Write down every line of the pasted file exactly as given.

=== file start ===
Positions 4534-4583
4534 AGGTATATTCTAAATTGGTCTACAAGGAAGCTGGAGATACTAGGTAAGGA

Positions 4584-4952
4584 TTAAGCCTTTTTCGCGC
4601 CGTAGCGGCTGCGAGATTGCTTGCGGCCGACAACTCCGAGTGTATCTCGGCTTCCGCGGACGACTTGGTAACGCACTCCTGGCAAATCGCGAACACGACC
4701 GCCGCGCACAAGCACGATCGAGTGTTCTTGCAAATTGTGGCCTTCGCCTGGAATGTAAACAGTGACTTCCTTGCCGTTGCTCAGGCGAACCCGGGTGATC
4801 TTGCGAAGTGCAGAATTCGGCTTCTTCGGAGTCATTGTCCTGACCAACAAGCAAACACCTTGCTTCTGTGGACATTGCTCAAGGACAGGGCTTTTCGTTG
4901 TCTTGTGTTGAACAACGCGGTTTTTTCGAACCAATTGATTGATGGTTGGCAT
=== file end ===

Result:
Positions 4534-4583
4534 AGGTATATTCTAAATTGGTCTACAAGGAAGCTGGAGATACTAGGTAAGGA

Positions 4584-4952
4584 TTAAGCCTTTTTCGCGC
4601 CGTAGCGGCTGCGAGATTGCTTGCGGCCGACAACTCCGAGTGTATCTCGGCTTCCGCGGACGACTTGGTAACGCACTCCTGGCAAATCGCGAACACGACC
4701 GCCGCGCACAAGCACGATCGAGTGTTCTTGCAAATTGTGGCCTTCGCCTGGAATGTAAACAGTGACTTCCTTGCCGTTGCTCAGGCGAACCCGGGTGATC
4801 TTGCGAAGTGCAGAATTCGGCTTCTTCGGAGTCATTGTCCTGACCAACAAGCAAACACCTTGCTTCTGTGGACATTGCTCAAGGACAGGGCTTTTCGTTG
4901 TCTTGTGTTGAACAACGCGGTTTTTTCGAACCAATTGATTGATGGTTGGCAT